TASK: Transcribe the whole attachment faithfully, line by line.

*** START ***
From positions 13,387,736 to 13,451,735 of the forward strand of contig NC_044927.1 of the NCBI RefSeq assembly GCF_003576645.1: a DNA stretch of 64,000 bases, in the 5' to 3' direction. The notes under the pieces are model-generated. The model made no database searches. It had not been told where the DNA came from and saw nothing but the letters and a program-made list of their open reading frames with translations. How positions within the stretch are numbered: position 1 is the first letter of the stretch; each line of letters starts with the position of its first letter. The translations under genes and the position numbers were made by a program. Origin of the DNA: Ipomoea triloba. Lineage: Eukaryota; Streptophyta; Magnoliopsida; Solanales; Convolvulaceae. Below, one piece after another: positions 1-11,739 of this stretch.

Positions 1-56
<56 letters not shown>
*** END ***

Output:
From positions 13,387,736 to 13,451,735 of the forward strand of contig NC_044927.1 of the NCBI RefSeq assembly GCF_003576645.1: a DNA stretch of 64,000 bases, in the 5' to 3' direction. The notes under the pieces are model-generated. The model made no database searches. It had not been told where the DNA came from and saw nothing but the letters and a program-made list of their open reading frames with translations. How positions within the stretch are numbered: position 1 is the first letter of the stretch; each line of letters starts with the position of its first letter. The translations under genes and the position numbers were made by a program. Origin of the DNA: Ipomoea triloba. Lineage: Eukaryota; Streptophyta; Magnoliopsida; Solanales; Convolvulaceae. Below, one piece after another: positions 1-11,739 of this stretch.

Positions 1-56
<56 letters not shown>